Resume Tips

Your resume is your most important calling card in your job search. It should include the following information:

Contact Information. Include phone, mail and email contact information. In addition, make sure your voicemail message is professional. A message that is too casual can create a negative impression.

Career Objective. You may choose to list or not list your career objective. If your objective doesn't match the consultant's needs, you may miss out on a golden opportunity. However, a clearly stated career objective can help your recruiter find your ideal career match.

Summary Statement. Your summary should be brief.

  1. Include your title and years of experience.

  2. List pertinent skills.

  3. Discuss your character traits or work style.

Example: "Strategic and performance-focused executive with 10+ years of innovative, energetic leadership with two non-profit behavioral healthcare provider organizations. Expert in leveraging resources, capabilities, and relationships to achieve high quality healthcare at and human services at competitive costs. Motivational leader known for clearly defining mission and goals, aligning people and resources, and consistently delivering results that exceed expectations."

Professional Experience. List each position held in reverse chronological order, dating back at least ten years. If you held multiple positions within the same company, list them all to show advancement and growth. The body of each position description should describe your responsibilities and accomplishments.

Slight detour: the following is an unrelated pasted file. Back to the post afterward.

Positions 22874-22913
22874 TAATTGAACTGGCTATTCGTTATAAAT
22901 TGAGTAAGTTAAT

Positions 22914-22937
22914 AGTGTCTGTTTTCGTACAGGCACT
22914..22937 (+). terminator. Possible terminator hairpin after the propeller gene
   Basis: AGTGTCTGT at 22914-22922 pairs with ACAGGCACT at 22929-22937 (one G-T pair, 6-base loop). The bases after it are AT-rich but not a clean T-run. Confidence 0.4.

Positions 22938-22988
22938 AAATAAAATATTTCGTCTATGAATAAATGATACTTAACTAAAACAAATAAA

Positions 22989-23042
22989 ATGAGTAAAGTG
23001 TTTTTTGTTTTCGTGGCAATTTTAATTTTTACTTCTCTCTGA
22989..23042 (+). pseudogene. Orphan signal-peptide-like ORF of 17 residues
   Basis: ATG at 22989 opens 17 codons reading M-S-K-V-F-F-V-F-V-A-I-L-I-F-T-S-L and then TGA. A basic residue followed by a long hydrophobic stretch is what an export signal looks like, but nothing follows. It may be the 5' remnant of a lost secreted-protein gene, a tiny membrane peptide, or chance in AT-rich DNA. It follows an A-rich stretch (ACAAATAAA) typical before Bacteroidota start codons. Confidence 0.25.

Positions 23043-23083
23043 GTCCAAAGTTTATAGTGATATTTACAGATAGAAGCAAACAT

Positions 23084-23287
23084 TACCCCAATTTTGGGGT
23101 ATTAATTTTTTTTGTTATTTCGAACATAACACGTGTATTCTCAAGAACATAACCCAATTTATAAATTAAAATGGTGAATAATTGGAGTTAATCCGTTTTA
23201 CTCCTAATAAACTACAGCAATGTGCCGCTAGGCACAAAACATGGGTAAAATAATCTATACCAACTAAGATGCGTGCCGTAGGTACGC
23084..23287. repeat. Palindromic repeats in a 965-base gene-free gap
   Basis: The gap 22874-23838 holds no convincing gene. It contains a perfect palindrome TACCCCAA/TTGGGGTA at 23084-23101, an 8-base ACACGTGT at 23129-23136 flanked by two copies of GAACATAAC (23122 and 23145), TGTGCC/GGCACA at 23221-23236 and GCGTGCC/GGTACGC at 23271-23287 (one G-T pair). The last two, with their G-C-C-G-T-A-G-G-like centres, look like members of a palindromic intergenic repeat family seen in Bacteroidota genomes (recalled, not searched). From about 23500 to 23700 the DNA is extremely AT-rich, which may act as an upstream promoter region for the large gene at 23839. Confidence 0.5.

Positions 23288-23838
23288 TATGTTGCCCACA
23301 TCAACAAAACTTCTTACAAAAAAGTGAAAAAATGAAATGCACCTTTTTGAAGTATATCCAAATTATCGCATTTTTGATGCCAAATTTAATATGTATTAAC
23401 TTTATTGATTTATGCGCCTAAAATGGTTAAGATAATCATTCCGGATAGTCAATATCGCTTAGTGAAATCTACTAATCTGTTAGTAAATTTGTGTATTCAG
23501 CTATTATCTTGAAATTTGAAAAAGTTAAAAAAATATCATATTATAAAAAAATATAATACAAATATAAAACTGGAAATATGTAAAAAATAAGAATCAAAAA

Other Components. Include education, professional training, affiliations/appointments, licenses, technical skills and languages.

Personal Information. Do not include personal information such as age, marital status, etc.

Domains & Practices of CEO Performance

 

  1. Board Engagement - Help Directors Help the Organization
    Effectiveness: promote a forward-looking agenda
    Relationships: think beyond the meeting
    Capabilities: seek balance and development

  2. Corporate Strategy - Focus on Beating the Odds
    Vision: reframe what success means
    Strategy: make bold moves early
    Resource allocation: stay active

  3. Organizational Alignment - Manage Performance
    Talent: match talent to value
    Culture: go beyond employee engagement
    Organizational design: combine speed with stability

  4. External Stakeholders - Center on the Long-Term "Why"
    Social purpose: look at the big picture
    Interactions: prioritize and shape
    Moments of truth: build resilience ahead of a crisis

  5. Team and Processes - Put Dynamics Ahead of Mechanics
    Teamwork: show resolve
    Decision making: defend against biases
    Management processes: ensure coherence

  6. Personal Work Norms - Do Only What You Can Do
    Office: manage time and energy
    Leadership model: choose authenticity
    Perspective: guard against hubris

     

Source: McKinsey and Company, October 2019